The best partnerships between property managers and building owners leave little to chance, yet provide flexibility when the unforeseen occurs. A horrendous fire roars through a building, flood waters cascade in through the foundation, and roofs collapse due to feet rather than inches of snow piling up — anything can happen when least expected.
But if you’ve done your due diligence, you should have a solid management agreement in place with your building owner. If not, you risk being held responsible, and, in the worst case, found grossly negligent. Not to mention the deluge of tenant complaints.
Before you sign on to manage a property, take time to do your homework. Here’s how:
Draw up an air-tight management contract — & sign it
Don’t leave anything up to good faith, good will, or even a firm handshake. Sign a detailed contract when you accept the job, one that covers all major issues. It may be wise to have a real estate or business litigation attorney eyeball the management agreement before signing, but doing so doesn’t have to involve huge legal fees.
Ask what the attorney charges per hour and for an estimate. Many attorneys work on these matters routinely, so you’re not asking them to re-invent the wheel.
Moreover, litigation may prove more expensive and a much greater hassle if you don’t protect yourself from the start. Also, if you don’t live on the building premises, it’s wise to be relatively nearby, says Scott Allen, president of Fourmidable in metro-Detroit, which manages mostly multifamily rentals.
The 8 cornerstones: what to include in a contract
In the contract, make sure to cover all the bases, including:
- Your management fees and work hours
- Who will cover for you when you’re not on duty
- Vacation time
- Who pays for workmen’s compensation for additional staff, liability insurance, and indemnification from loss and damages
- Whether you’re required to live on-site
- A seasonal maintenance and repair budget
- An emergency fund
- A detailed job description, which should be consistent with municipality rules (for example, a city may dictate how often snow and ice must be removed or how to deal with bed bugs )
Establish emergency funds & a discretionary reserve fund
“Most agreements permit a limited amount of money to be spent without express authorization,” says Jeff Wolk, principal of Fenwick Keats Management in New York City, which manages small to mid-size buildings. A leaky roof that could cost $50,000 to replace may require the owner or representative examining the damage before it decides to repair versus replace, says Wolk.
On the other hand, if a roof is collapsing and the building caving in, the rules change fast: call emergency services to save lives, get ahold of the owner’s insurance carrier to document what’s happening, and call repair or restoration services to mitigate further damage.
“There’s no time to secure competitive bids at these times,” says real estate attorney Andrew Maguire with McCausland Keen & Buckman in Radnor, Pennsylvania.
To be safe, business litigation attorney Matthew Villmer at Sodoma Law in Charlotte, North Carolina, recommends every property manager include detailed clauses in their agreements regarding costs and emergency funds for challenges like emergency snow removal, burst water pipe remediation, and downed tree clean-up.
Villmer also suggests a reserve fund clause that the manager can use at his or her discretion. Typical fund clauses require a $300 to $1,000 reserve, he says, but the amount should depend on the size of the building, its location, and area charges.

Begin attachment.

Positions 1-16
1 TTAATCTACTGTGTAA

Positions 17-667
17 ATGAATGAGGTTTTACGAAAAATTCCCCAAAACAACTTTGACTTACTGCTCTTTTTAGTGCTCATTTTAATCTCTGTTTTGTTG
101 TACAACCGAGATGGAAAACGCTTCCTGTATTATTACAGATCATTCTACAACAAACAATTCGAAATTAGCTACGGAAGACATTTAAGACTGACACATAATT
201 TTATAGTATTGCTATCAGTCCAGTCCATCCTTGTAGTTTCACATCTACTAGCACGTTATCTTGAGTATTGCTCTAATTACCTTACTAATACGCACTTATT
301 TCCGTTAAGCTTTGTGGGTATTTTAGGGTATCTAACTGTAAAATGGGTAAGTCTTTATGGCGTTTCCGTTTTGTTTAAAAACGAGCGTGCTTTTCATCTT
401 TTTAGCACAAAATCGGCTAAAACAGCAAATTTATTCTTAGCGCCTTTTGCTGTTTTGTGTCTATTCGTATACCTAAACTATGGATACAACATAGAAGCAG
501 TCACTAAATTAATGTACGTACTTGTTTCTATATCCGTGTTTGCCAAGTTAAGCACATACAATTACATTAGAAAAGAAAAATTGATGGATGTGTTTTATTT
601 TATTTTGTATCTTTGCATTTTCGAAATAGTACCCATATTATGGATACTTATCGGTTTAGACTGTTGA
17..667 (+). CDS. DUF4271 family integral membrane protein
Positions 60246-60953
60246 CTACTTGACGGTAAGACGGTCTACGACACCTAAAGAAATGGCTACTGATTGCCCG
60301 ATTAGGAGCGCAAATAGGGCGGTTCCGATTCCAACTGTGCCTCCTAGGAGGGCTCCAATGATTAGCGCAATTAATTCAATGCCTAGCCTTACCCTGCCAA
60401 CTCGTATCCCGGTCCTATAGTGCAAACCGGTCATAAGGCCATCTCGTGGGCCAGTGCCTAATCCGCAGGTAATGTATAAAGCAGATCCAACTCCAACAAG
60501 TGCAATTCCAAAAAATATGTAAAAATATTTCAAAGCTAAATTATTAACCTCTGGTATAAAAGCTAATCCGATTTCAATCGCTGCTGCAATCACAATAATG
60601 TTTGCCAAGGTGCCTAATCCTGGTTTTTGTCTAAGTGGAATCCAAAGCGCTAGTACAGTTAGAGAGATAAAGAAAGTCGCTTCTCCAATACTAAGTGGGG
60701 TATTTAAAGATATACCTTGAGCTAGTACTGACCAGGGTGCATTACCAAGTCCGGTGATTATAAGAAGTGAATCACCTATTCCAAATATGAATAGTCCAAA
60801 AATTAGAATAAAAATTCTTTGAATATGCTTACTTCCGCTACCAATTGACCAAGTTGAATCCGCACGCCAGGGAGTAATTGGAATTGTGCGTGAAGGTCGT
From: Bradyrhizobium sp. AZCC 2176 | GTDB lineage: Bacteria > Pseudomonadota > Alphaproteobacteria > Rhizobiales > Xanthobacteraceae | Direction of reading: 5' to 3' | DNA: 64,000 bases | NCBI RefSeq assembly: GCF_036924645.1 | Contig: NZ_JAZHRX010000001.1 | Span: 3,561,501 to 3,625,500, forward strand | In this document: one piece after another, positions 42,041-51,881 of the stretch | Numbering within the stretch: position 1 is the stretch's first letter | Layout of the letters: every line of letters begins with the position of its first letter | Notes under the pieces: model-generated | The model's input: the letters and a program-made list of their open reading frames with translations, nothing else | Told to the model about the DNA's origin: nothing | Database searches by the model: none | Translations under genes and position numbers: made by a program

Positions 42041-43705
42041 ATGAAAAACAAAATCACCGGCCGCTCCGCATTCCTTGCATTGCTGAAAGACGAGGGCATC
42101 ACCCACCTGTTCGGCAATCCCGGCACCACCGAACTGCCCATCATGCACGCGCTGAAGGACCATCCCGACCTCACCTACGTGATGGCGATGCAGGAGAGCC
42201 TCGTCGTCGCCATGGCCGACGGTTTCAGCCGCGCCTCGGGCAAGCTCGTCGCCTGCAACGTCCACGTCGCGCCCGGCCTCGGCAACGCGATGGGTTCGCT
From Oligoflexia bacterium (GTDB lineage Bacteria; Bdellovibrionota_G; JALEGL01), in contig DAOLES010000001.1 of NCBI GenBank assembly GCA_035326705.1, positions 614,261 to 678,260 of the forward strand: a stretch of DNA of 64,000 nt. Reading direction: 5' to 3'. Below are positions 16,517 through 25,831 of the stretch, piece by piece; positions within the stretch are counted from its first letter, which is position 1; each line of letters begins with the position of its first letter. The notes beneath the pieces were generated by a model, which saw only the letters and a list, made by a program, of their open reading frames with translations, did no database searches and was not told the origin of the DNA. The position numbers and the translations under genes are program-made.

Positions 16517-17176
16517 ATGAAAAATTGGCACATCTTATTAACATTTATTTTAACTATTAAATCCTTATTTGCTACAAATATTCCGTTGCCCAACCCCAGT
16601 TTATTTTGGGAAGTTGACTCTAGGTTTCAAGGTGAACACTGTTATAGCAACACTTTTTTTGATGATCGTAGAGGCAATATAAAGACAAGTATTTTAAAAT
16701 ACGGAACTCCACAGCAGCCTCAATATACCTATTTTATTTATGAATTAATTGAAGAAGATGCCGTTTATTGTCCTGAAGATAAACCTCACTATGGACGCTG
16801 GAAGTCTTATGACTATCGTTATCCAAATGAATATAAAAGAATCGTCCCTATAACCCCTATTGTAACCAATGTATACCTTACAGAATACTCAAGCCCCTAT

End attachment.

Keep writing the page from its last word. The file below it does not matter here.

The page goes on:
How to run a tight ship when owners are out of town
In addition to having a clear, air-tight management contract, here are some other ways to head problems off at the pass before they become big problems:
- Have a list of approved providers at hand. When you’re not trained or expected to handle certain repairs — roof, electrical, plumbing, carpentry, or restoration, know who to contact. Have a list of backup vendors because a disaster can tie up many repair crews. Also, have the name of the owner’s insurance carrier handy. On that note, before disaster strikes, double check that adequate insurance is provided, that certificates are up-to-date for building systems like elevators and HVAC, and that you have a list of affiliated providers such as landscaping services.
- Be prepared for emergencies. Have an evacuation plan and share it with everyone who lives and works in the building. Gather information on the closest shelters and how to reach them along the safest routes.
- Know how to keep in touch with the boss. Don’t wait to hear from owners; they may be on an extended vacation many time zones away and haven’t heard about the hurricane or blizzard. Know how to reach them if something important comes up. Have all their contact information — landline, cell phone, email address, and also others’ contact information who have the authority to take action when the owner isn’t available. And keep accurate invoices and receipts pertaining to all management and repairs.
- Know how to work with tenants. Dealing with residents when all goes well can be delightful. Encourage this rapport by showing your interest in helping and provide your mobile phone and email so they know how to reach you, says Allen, who follows this protocol. Good will in the bank can help ease frustration and worse, hostility, especially if you’re busy managing several buildings during a disaster. Whether routine or emergency, it’s important to keep detailed notes to share with property owners — include who said and did what and when.
The more diligent you are, the easier your job will be in the long run.
The responsibilities of property managers change all the time. What do you insist on in including when you draw up a contract to sign with a building owner? Let us know in the comments section below.Read more on Scaling
See More in Scaling